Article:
* Typical pallets are 40 ” Wide x 48″ Deep

Step 2: Select Beam and Upright Sizes

Pallets on a ShelfNow you will determine (based on the previous measurements) how wide your shelves need to be.  For example – if you have a typical pallet, you have 80″ of load on your shelf (based on two pallets per shelf) and with 4″ on each side of each pallet, you’ll need at minimum a 96″ beam.  Once you have the width established, you’ll need to select the correct capacity beams for your load. Each shelf level will require two beams.

Choosing the uprights is as simple as figuring out how many shelf levels you want to have and using your pallet height to determine the needed upright height.  Also keep in mind both load and total shelf capacities when choosing the correct upright.  Upright depths will be strictly based on the depth of your pallets.  You must keep the entire pallet load balanced on the front and rear rack beams.

Step 3: Add It Up

Now you can determine the total number of beams and uprights you’ll need for your planned storage system.  Remember, you can use one upright as a connecter for multiple bays of rack.  Two racks in a row can share a center upright as long as total shelf and upright capacities are within range.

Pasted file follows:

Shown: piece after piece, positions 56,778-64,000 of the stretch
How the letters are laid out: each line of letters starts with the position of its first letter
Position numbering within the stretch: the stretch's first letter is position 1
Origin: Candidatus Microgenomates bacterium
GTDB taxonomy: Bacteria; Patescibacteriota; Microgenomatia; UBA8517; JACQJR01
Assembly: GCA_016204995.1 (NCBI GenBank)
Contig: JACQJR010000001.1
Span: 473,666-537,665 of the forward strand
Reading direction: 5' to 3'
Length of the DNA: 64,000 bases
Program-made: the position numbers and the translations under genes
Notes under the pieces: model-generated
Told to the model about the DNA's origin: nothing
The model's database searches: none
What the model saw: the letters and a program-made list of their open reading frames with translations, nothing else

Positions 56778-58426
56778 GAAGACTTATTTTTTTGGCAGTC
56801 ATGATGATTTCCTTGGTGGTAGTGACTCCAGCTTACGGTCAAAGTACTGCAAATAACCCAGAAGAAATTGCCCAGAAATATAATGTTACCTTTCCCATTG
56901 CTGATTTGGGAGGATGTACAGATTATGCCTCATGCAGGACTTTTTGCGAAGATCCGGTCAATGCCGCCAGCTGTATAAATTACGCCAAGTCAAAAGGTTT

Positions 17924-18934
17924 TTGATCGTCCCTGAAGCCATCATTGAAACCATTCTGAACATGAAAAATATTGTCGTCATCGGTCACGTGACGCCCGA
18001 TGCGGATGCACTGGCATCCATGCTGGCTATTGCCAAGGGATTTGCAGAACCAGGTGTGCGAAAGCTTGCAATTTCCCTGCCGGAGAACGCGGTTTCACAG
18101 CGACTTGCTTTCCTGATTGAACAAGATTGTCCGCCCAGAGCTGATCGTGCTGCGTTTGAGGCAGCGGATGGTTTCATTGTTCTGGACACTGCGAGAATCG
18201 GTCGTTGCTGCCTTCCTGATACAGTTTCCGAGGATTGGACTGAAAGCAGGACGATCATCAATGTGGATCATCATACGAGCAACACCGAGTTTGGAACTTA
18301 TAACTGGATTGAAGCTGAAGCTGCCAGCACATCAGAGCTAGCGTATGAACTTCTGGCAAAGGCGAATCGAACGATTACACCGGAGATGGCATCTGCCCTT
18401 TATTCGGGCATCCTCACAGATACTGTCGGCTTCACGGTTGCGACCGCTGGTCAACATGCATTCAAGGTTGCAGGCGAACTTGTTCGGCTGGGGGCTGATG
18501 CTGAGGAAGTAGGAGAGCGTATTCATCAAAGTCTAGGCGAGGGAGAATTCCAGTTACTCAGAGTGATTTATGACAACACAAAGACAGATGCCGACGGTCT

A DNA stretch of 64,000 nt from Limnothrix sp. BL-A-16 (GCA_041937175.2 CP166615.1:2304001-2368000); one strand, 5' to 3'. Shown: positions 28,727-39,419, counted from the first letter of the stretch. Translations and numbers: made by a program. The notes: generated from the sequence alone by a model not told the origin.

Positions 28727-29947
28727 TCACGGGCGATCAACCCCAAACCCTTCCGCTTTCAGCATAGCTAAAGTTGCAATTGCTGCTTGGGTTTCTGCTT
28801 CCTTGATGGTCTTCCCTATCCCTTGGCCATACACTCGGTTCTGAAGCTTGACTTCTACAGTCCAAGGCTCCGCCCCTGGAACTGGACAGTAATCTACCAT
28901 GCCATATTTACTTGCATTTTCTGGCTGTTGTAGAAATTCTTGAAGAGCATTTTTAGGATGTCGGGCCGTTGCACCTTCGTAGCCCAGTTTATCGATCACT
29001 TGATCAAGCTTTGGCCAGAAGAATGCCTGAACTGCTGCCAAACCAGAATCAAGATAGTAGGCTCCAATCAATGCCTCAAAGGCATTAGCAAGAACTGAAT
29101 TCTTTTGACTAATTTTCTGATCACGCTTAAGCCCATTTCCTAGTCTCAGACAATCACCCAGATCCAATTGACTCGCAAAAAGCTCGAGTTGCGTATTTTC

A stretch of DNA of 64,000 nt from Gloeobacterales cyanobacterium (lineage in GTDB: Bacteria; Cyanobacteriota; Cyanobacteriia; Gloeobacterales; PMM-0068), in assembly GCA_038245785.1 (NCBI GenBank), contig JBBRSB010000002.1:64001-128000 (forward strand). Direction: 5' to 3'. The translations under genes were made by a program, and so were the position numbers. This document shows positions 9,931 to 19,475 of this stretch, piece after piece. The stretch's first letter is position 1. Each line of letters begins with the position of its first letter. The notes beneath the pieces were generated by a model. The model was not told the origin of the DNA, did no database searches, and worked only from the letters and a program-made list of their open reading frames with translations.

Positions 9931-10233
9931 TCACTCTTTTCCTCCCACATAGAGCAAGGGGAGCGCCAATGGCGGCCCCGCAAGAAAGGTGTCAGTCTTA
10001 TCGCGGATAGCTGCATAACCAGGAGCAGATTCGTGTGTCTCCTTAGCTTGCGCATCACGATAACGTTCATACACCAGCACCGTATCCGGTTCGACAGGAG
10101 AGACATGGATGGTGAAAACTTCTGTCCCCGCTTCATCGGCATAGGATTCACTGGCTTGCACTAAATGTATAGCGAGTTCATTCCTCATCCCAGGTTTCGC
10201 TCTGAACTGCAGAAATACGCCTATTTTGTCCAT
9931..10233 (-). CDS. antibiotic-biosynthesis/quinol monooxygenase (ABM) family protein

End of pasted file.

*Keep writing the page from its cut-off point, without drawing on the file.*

Below you can see profile views of three separate pallet rack layout styles.  At left is a single row of free standing pallet rack.  Center is two rows of pallet rack setup back to back and tied together in the center.  At right is a single row of pallet rack placed against a wall and tied to the wall using wall supports.

Pallet Rack Layouts

Sample Pallet Rack Layouts

Features & Benefits of Pallet Racking

  • Standard color is green uprights & orange beams, but other colors are available by special order
  • Beams and uprights are constructed of prime, U.S. made high-strength steel
  • Beam load ratings based on uniformly distributed load per pair of beams.
  • Uprights have 1 ½” wide bottom horizontal brace placed 8” from the floor to help resist impact damage
  • Precision manufacturing procedures ensure uniformity of appearance

 

Guide > Boltless Shelving

Boltless Shelving Guide